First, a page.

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Photo: Barbara Aumueller


LOVE is written there, so there’s no mistaking it. Each letter is almost 10 metres high and seems carved out of concrete. A six-star version of Puccini’s early tearjerker Manon Lescault is set to go, with star soprano Asmik Grigorian in the lead.

Together, the four letters fill the entire width of the stage, while also acting as support pillars for the highway bridge that runs up under the ceiling.

Of course, a minibus trundles onto the stage and drops off a group of passengers at the motorway restaurant where young student Renato des Grieux is about to meet young, beautiful Manon Lescault, with whom he falls in love instantly, irrevocably and fatally for both parties. It is Puccini, after all, who is at stake.

Manon Lescault is only Puccini’s third opera, but STOP IT, he could already compose.

Already here we meet Puccini’s special compositional technique, where the orchestra paints the clear melodic lines and the singers, so to speak, ‘sing right on top’, so you get this grand orchestration of clear melodic lines that just go straight to the heart.

The orchestra is big-playing with a beautifully rounded sound, under the direction of Frankfurt debutant Modestas Pitrenas.

Lithuanian soprano sensation Asmik Grigorian brings down the house in her first aria, and the few rubble left is cleared by fabulous Mexican-American tenor Joshua Guerrero with a rousing display of true tenor power, added to long black, slicked-back, Italiano hair.

The hall resounds with bravo shouts and applause, and we’ve only just begun.

With a show of stagecraft I’ve never seen before, the highway now lowers over the letters, while turning around on itself, transforming into a decadent nightclub brothel- with a gaudy interior that is immediately populated with dozens of seductively sexy, undressed women led by Manon Lescault. I’ve never heard the audience applaud a scene change before. But that’s where we are.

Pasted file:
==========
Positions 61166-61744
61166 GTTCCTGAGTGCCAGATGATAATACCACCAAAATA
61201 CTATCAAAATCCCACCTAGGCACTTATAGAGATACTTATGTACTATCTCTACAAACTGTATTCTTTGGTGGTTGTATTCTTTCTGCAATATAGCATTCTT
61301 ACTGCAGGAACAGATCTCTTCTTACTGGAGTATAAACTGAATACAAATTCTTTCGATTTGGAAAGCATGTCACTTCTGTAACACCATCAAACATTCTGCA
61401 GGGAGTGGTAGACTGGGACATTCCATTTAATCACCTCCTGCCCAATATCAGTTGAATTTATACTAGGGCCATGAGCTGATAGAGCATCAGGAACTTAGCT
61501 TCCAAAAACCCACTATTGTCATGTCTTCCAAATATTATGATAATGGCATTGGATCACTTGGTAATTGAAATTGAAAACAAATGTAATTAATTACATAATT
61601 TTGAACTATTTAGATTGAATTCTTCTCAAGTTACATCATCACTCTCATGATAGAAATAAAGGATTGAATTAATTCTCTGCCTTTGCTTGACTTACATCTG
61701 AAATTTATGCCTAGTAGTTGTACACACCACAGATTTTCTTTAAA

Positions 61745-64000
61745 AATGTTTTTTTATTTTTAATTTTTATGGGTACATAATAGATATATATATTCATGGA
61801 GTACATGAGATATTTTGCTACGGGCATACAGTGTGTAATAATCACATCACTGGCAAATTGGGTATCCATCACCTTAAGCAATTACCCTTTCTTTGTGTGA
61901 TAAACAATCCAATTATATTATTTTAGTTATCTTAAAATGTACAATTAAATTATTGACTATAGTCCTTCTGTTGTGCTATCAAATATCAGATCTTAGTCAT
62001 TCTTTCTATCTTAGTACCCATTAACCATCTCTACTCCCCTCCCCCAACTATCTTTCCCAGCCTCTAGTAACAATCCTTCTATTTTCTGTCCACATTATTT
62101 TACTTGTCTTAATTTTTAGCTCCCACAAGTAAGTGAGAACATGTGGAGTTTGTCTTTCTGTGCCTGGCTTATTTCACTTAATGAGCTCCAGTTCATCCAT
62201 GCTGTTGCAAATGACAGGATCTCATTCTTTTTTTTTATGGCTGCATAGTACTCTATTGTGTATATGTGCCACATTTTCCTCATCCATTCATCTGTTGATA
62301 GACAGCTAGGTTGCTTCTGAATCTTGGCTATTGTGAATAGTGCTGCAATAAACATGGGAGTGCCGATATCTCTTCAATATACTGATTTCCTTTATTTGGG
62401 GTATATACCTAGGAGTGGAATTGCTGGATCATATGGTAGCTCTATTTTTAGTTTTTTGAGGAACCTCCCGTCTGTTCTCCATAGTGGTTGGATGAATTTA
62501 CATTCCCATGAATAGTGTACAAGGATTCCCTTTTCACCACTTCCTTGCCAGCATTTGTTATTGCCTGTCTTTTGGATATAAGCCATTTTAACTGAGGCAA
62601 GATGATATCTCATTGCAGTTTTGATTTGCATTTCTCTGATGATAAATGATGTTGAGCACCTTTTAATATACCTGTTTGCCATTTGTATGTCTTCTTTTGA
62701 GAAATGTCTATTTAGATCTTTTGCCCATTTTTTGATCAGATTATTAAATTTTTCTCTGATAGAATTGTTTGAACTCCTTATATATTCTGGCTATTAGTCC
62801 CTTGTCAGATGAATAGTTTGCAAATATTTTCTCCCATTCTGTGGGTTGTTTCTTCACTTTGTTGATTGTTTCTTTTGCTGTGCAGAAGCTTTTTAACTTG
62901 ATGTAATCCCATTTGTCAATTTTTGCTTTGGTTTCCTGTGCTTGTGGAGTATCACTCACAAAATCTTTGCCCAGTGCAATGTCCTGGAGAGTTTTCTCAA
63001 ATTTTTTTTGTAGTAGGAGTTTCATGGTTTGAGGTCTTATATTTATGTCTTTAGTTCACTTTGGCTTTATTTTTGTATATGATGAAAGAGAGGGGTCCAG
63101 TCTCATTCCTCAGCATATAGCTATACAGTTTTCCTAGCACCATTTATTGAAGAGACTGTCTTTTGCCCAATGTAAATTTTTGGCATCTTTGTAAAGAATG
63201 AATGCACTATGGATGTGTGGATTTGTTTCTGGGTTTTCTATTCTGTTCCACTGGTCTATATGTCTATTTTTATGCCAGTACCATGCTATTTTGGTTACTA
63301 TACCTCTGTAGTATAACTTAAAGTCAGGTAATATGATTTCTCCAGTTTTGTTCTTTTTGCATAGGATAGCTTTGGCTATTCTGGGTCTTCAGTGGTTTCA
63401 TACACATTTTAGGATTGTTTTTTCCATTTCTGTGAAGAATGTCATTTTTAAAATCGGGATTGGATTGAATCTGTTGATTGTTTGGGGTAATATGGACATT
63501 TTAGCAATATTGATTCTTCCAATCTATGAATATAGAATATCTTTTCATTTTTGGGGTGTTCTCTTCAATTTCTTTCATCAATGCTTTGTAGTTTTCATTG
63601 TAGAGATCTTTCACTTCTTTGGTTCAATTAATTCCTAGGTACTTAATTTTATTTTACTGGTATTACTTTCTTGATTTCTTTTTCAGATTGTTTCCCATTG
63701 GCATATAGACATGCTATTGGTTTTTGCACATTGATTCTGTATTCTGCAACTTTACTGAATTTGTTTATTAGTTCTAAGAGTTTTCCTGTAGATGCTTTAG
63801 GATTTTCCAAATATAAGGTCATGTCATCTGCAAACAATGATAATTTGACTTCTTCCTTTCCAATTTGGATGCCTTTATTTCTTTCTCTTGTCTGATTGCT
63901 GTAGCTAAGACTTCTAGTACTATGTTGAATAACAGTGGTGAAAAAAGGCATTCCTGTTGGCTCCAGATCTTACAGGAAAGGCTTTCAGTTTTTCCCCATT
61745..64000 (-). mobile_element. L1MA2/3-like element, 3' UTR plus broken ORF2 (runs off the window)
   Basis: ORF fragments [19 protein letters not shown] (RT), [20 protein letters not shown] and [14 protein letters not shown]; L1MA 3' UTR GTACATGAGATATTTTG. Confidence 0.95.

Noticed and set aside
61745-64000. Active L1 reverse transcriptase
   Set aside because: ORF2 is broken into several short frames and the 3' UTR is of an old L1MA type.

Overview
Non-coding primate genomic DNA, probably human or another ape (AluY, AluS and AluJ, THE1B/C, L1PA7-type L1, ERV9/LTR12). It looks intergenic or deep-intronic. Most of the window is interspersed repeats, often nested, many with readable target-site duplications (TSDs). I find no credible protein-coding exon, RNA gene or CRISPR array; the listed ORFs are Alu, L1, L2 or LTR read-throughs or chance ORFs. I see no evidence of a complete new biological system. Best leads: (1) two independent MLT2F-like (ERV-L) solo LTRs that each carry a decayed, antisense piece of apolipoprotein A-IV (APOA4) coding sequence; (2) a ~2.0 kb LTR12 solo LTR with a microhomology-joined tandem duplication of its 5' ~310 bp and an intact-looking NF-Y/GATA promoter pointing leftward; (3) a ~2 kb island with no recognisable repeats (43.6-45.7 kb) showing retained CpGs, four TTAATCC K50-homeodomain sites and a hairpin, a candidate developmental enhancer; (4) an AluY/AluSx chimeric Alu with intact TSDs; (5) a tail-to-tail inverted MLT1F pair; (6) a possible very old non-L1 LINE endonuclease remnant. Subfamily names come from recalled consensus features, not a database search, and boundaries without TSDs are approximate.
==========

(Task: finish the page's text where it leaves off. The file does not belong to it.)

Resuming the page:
How the concrete letters simultaneously morphed into red neon, I didn’t understand at all.

Asmik Grigorian sings the rest of this act wearing only a glitter bikini, debunking for all time the myth that singing opera at the top level requires an overweight sound box.

Asmik sings so that tears are constantly pressing as she exposes her tortured soul – hourless in search of true love on one hand – and a free life of lust and luxury on the other. It has to go wrong, and it does.

Asmik Grigorian was the very reason I travelled to Frankfurt to attend the premiere of this 2nd comeback staging of the Puccini classic in Catalan Alex Ollé’s terrific staging, with wild stage design by his regular partner Alfons Flores.

A magnificent performance that has made headlines in the world’s opera media, and helped Frankfurt Opera to be voted Germany’s Opera House of the Year in 2021/2022. For the 4th time in a row and 27th time in total, someone told me in the intermission.